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Estimating the Border Effect: Some New Evidence

  • Gita Gopinath
  • Pierre-Olivier Gourinchas
  • Chang-Tai Hsieh
  • Nicholas Li

To what extent do national borders and national currencies impose costs that segment markets across countries? To answer this question we use a dataset with product level retail prices and wholesale costs for a large grocery chain with stores in the U.S. and Canada. We develop a model of pricing by location and employ a regression discontinuity approach to estimate and interpret the border effect. We report three main facts: 1) The median absolute retail price and whole-sale cost discontinuity between adjacent stores on either side of the U.S.-Canada border is as high as 21%. In contrast, within-country border discontinuity is close to 0%; 2) The variation in the retail price gap at the border is almost entirely driven by variation in wholesale costs, not by variation in markups; 3) The border gap in prices and costs co-move almost one to one with changes in the U.S.-Canada nominal exchange rate. We show these facts suggest that the price gaps we estimate provide only a lower bound on border costs.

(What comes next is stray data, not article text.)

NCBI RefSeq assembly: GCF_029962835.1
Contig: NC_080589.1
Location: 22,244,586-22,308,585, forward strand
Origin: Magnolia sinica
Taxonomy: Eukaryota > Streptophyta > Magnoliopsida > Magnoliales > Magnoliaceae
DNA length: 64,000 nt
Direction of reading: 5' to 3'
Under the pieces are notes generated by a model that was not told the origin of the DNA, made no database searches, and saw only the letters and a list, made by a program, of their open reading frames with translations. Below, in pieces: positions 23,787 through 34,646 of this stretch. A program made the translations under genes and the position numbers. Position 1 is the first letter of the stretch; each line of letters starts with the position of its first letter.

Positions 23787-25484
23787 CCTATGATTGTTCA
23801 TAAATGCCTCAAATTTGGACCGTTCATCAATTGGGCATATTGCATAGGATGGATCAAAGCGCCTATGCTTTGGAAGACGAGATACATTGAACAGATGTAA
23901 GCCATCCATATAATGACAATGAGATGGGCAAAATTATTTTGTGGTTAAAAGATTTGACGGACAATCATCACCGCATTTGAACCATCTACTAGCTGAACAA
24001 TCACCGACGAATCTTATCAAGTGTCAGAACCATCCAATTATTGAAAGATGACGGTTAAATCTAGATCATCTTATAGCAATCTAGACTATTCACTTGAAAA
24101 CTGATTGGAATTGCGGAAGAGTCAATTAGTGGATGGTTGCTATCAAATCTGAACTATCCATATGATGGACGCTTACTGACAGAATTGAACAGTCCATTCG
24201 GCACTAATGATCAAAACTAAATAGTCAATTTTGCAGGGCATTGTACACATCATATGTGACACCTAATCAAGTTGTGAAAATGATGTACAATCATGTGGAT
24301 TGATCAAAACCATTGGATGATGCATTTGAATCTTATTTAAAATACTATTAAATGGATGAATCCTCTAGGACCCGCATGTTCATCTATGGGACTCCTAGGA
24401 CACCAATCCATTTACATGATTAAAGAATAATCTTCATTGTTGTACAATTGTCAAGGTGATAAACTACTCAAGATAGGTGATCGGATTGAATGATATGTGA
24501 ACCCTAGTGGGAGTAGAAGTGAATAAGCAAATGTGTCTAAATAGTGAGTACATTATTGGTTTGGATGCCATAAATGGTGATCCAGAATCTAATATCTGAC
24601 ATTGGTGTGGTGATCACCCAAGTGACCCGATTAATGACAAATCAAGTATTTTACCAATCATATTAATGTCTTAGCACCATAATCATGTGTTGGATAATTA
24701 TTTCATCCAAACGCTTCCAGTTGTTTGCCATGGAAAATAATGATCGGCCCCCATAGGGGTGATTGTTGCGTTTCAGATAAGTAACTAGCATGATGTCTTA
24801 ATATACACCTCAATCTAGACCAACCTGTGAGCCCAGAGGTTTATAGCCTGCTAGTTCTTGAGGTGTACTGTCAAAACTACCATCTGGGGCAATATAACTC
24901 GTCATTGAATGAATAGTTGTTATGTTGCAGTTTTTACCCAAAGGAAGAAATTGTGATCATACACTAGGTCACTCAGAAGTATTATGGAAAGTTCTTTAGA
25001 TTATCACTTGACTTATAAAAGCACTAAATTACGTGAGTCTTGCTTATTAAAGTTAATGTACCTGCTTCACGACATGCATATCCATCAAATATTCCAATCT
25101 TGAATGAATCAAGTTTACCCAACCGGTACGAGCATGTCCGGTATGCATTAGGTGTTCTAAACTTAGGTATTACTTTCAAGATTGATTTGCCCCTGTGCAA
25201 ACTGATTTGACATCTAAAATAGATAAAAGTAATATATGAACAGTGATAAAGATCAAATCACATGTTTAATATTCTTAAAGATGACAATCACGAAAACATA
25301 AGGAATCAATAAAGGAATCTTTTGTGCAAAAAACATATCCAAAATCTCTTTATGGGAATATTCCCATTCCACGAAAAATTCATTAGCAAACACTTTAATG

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Paper provided by National Bureau of Economic Research, Inc in its series NBER Working Papers with number 14938.

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Date of creation: Apr 2009
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Publication status: published as International Prices, Cost and Markup Differences (American Economic Review, 101(6), pp.2450-86, October 2011), available from American Economic Association
Handle: RePEc:nbr:nberwo:14938
Note: EFG IFM ME
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  13. Kenneth Rogoff, 1996. "The Purchasing Power Parity Puzzle," Journal of Economic Literature, American Economic Association, vol. 34(2), pages 647-668, June.
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